Topanga Canyon connects suburban Woodland Hills and Malibu. The highway slithers down the hills with homes, nearly invisible behind the thick and dark leaves, on both sides. Back in the day, Topanga was just as important to the musical tribes of Southern California as Laurel Canyon in the Hollywood Hills, and in the 60s and 70s countless bands and songwriters found a home in one of the (often) run-down shacks that covered the steep canyon walls. Names like Bob Dylan, Jimi Hendrix, and Neil Young lived and created their music there, and it was a natural place for depresleys to launch an attack on America when we arrived in the US in the mid 90s.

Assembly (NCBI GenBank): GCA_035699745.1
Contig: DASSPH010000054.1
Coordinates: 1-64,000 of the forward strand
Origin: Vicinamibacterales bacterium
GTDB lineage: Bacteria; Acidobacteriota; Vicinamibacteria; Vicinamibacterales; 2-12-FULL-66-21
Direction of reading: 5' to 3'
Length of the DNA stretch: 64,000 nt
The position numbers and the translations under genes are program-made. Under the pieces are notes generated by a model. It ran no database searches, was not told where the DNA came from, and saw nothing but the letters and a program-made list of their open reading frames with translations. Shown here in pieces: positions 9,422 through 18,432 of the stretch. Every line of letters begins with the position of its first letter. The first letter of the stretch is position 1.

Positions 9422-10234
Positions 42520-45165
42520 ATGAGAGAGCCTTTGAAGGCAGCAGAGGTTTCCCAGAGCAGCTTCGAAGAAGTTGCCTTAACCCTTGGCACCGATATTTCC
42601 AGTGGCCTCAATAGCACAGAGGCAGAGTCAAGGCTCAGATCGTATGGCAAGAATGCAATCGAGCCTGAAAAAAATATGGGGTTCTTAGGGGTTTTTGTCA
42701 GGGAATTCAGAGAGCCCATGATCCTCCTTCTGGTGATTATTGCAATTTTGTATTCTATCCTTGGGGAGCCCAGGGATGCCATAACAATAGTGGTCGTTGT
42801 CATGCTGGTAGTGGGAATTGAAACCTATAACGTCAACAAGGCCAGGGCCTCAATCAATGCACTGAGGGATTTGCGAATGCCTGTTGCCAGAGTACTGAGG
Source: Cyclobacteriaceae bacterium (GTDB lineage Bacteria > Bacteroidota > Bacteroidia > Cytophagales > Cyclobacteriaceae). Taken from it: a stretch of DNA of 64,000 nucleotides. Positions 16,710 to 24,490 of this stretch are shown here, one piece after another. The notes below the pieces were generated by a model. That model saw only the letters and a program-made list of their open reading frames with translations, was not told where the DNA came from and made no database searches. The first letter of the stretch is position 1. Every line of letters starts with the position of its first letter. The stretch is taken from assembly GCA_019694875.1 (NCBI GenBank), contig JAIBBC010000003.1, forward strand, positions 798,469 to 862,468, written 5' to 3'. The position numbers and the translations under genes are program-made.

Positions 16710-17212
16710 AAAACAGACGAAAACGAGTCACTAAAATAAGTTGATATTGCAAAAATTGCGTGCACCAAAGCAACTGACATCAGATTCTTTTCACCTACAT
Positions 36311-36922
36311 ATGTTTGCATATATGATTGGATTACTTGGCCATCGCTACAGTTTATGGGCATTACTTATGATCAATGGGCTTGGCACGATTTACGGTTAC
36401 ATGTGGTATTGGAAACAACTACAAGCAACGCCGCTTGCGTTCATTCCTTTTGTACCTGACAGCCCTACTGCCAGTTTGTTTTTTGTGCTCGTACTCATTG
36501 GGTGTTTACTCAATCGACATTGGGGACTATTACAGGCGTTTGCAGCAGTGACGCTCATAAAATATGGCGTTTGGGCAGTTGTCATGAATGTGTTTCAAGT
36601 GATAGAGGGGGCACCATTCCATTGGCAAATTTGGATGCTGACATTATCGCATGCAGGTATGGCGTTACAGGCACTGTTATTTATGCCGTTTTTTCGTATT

The air is saturated with creativity in Topanga (yes, you may insert a cheap joke here), and those who have lived there for a while have stories to tell--stories of greatness and tragedy, of success and despair. And so do we. Not that we will tell them all; some would bore you, and some would be too revealing, but some have become part of the band’s history. We simply wouldn’t have become what we are today had Topanga Canyon not opened up to us and invited us in. Most people who visit Southern California never go to Topanga, and that’s the way the Topangans want it. If you’ve found paradise, why invite the crowds? Things change, however, and today the shacks are being replaced by mansions such that only the truly successful can afford to make Topanga Canyon their home. We are happy that we arrived in time to get a taste of what was still a thriving community of actors, musicians, writers, and hippies. We will always treasure the memories.